YORKTON - The division between sport and entertainment has always been a bit blurry – professional wrestling pretty clearly smacks dab in the middle of the two with one foot firmly planted in each.
Now the line is being blurred even farther with the emergence of esports – typically a multiplayer video game played competitively for spectators, typically by professional gamers.
The question of course is whether maneuvering a joystick is a sport?
For the purpose of this column, that is however, not a rabbit hole of debate to veer into, although this is very much about esport, in particular the UCI Cycling Esports World Championships.
If you are not familiar with cycling esport, no worries, neither was I until I stumbled upon it recently online.
The world championships for online bicycle road racing is an event organized by the Union Cycliste Internationale. The first edition was held on December 9, 2020, featuring a men's and women's event over a virtual 50 kilometer route with 483 meters of simulated elevation gain on the Zwift platform.
But, it was the recent 2022 edition of the race held Feb. 26, which interested me as I noted Canadian Thom Thrall finished eighth among 81 men, and was a breath away from topping the field.
The race was topped by Australian Jay Vine in a time of 1 hour, 15 minutes, 41 seconds. Thrall in eighth was four seconds behind.
Of note other Canadians in the field included; Noah Ramsay 42nd, Leandre Bouchard 45th, Oliver Dowd 60th, and Kris Yip 67th.
An email to Cycling Canada, and I was soon interviewing Thrall to learn more about the sport.
Interestingly, the 31-year-old rider, who now lives in Nashville, is a relative newcomer not just to ecycling but cycling in general.
“I am relatively new in the cycling world,” he said, explaining from the time he was 12 through to 25 he was a competitive flat water sprint canoer, with “an ambition to go to the Olympics.”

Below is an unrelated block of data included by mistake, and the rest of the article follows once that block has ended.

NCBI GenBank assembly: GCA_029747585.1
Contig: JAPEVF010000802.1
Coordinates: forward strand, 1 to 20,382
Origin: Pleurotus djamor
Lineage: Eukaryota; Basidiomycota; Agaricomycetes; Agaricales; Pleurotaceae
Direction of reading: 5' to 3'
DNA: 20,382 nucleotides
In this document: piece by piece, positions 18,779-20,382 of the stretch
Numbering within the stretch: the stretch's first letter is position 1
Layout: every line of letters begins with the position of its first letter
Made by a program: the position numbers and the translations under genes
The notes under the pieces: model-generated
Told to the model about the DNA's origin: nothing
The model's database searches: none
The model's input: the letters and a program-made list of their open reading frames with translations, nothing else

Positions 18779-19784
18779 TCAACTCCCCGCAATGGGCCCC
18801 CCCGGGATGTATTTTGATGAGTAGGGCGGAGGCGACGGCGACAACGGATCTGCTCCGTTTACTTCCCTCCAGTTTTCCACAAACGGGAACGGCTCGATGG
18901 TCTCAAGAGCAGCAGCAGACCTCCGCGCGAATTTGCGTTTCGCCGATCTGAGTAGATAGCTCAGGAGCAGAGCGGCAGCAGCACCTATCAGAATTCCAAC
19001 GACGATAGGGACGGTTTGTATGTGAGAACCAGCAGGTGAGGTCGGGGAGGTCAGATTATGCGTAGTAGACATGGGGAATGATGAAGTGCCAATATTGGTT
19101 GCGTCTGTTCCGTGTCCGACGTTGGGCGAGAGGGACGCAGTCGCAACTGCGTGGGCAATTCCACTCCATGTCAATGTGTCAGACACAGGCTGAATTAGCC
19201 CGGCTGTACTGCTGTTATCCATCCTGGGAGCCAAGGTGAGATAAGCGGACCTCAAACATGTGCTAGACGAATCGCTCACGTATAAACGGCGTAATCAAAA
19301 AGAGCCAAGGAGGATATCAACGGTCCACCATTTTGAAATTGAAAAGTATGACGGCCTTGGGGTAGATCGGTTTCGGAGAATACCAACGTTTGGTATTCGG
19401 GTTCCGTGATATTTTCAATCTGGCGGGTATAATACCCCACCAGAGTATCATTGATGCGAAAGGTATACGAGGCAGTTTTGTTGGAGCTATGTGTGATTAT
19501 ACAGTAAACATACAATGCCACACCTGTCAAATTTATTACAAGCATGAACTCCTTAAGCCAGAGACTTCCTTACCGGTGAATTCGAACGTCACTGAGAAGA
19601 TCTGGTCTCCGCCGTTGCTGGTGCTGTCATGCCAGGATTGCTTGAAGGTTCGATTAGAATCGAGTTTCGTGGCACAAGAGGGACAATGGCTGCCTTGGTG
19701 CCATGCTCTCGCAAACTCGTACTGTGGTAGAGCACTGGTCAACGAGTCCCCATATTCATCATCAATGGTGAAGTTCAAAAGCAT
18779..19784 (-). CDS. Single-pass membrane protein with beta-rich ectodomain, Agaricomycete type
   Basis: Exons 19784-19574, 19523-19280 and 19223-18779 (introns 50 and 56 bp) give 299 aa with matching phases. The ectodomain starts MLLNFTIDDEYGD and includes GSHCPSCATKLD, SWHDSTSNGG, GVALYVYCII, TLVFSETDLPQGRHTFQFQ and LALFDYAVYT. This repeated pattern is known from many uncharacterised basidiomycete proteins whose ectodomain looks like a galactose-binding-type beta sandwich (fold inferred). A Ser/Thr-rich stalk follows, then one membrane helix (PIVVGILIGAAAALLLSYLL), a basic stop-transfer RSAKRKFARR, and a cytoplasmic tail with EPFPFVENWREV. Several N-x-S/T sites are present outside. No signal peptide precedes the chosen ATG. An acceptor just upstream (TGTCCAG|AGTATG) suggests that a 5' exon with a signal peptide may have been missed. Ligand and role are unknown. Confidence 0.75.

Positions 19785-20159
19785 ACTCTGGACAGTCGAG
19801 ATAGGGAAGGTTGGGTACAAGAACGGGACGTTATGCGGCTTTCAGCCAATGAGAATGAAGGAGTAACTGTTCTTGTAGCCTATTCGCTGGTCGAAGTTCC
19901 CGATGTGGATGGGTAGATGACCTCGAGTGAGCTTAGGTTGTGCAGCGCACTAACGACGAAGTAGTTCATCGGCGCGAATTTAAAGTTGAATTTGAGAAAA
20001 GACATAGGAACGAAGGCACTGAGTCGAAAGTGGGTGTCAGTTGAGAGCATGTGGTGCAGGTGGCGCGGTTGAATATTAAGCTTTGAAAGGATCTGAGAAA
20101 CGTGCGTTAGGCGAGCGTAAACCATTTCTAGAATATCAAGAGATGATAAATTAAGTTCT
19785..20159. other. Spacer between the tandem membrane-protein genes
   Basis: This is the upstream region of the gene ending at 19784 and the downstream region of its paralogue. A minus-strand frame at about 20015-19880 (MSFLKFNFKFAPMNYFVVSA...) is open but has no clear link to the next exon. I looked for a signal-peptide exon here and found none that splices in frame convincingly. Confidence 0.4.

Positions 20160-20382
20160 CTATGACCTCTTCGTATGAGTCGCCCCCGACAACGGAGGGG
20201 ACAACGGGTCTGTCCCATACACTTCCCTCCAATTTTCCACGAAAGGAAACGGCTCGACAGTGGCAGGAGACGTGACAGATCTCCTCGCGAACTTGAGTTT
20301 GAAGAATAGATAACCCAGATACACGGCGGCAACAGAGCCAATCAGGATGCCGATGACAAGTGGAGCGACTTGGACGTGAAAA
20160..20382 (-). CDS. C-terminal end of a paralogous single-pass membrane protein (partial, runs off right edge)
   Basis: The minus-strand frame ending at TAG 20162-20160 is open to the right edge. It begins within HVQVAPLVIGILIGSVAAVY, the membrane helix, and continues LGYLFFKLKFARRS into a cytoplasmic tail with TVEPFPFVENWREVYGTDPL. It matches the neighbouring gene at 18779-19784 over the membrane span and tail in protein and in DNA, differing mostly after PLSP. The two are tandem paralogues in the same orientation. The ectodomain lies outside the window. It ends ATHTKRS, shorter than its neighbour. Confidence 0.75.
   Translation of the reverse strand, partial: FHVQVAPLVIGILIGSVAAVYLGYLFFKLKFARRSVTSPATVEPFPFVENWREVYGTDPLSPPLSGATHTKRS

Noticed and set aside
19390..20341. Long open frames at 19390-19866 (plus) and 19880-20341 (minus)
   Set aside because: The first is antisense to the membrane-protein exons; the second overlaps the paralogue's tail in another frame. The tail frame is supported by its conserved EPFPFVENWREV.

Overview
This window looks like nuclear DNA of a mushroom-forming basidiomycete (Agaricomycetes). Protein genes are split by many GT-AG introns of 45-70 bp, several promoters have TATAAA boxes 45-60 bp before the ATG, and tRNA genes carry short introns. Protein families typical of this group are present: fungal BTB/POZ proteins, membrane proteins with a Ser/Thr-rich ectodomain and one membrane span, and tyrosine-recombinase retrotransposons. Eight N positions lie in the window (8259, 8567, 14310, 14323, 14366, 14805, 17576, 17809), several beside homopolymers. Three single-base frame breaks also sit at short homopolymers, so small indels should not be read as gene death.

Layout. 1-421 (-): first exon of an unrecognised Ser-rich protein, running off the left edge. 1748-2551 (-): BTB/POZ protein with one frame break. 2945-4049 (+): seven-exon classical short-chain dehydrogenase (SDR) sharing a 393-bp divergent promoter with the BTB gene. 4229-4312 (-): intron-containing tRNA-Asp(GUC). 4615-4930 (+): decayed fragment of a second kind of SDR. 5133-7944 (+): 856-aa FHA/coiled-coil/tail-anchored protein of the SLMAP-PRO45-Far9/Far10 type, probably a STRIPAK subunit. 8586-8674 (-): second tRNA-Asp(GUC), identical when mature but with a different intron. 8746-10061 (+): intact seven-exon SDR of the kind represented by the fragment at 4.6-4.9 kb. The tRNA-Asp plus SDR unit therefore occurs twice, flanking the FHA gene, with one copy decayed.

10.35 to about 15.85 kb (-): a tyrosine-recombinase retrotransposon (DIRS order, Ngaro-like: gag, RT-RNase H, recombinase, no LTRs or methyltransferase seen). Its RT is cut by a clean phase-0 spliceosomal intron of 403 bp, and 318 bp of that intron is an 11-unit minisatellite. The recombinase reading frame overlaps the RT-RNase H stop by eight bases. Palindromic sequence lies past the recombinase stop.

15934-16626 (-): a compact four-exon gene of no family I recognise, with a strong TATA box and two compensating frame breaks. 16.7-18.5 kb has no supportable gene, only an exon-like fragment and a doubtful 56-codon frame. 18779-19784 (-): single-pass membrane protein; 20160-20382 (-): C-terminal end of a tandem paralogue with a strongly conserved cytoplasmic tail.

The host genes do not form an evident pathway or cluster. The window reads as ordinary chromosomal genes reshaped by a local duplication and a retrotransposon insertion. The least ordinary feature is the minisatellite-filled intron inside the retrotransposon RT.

But, when he didn’t qualify for the 2016 Olympics, he made a decision.
“At that point I wasn’t ready to commit to another four years,” he said, adding he basically hung up his paddle and walked away from competitive sports.
Thrall went home, relaxed, even gained some weight, with no desire to compete again.
Then his wife bought him a bicycle in 2018 as something he could go and enjoy with friends.
But Thrall said he has a touch of a character flaw, when he starts something he strives to be the best.
“I can take it too seriously,” he said, adding with his bicycle the rides very quickly became longer and harder.
The interest would lead him to eventually train for a Quebec City to Mississauga organized by the company he worked with. He rode well enough and others were telling him he had a knack for riding.
A transfer to Singapore, had Thrall packing the bike because it is a “really bike friendly” place, and riding was a way “to connect with people.” It also proved the place Thrall would hook-up with a pro race team out of Thailand, and begin seriously competing.
“I did all kinds of races,” he said.
But, yet another job transfer had him headed to Toronto, and the realization there would be several months of snow and winter where road races weren’t going to happen.